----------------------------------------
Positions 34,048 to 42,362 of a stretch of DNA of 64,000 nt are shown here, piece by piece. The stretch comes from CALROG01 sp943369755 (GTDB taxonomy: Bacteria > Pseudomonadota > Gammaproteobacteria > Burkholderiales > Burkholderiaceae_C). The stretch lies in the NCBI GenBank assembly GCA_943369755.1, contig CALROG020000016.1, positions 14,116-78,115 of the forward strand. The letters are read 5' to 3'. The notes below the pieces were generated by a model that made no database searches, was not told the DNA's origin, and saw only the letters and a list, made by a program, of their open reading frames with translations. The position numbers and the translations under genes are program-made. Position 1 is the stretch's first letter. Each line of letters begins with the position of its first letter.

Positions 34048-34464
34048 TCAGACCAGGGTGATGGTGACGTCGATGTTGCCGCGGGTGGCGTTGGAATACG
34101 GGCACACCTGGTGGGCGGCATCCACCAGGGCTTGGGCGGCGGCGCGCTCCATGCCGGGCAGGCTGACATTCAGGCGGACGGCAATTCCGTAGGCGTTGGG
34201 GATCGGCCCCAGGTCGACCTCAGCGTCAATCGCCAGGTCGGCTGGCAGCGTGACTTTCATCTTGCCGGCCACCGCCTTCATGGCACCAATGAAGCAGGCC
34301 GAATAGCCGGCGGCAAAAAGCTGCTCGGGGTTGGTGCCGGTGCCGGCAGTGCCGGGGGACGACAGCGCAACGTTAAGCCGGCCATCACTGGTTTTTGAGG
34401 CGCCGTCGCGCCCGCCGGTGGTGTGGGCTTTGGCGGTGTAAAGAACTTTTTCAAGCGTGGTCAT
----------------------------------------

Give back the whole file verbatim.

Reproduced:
Positions 34,048 to 42,362 of a stretch of DNA of 64,000 nt are shown here, piece by piece. The stretch comes from CALROG01 sp943369755 (GTDB taxonomy: Bacteria > Pseudomonadota > Gammaproteobacteria > Burkholderiales > Burkholderiaceae_C). The stretch lies in the NCBI GenBank assembly GCA_943369755.1, contig CALROG020000016.1, positions 14,116-78,115 of the forward strand. The letters are read 5' to 3'. The notes below the pieces were generated by a model that made no database searches, was not told the DNA's origin, and saw only the letters and a list, made by a program, of their open reading frames with translations. The position numbers and the translations under genes are program-made. Position 1 is the stretch's first letter. Each line of letters begins with the position of its first letter.

Positions 34048-34464
34048 TCAGACCAGGGTGATGGTGACGTCGATGTTGCCGCGGGTGGCGTTGGAATACG
34101 GGCACACCTGGTGGGCGGCATCCACCAGGGCTTGGGCGGCGGCGCGCTCCATGCCGGGCAGGCTGACATTCAGGCGGACGGCAATTCCGTAGGCGTTGGG
34201 GATCGGCCCCAGGTCGACCTCAGCGTCAATCGCCAGGTCGGCTGGCAGCGTGACTTTCATCTTGCCGGCCACCGCCTTCATGGCACCAATGAAGCAGGCC
34301 GAATAGCCGGCGGCAAAAAGCTGCTCGGGGTTGGTGCCGGTGCCGGCAGTGCCGGGGGACGACAGCGCAACGTTAAGCCGGCCATCACTGGTTTTTGAGG
34401 CGCCGTCGCGCCCGCCGGTGGTGTGGGCTTTGGCGGTGTAAAGAACTTTTTCAAGCGTGGTCAT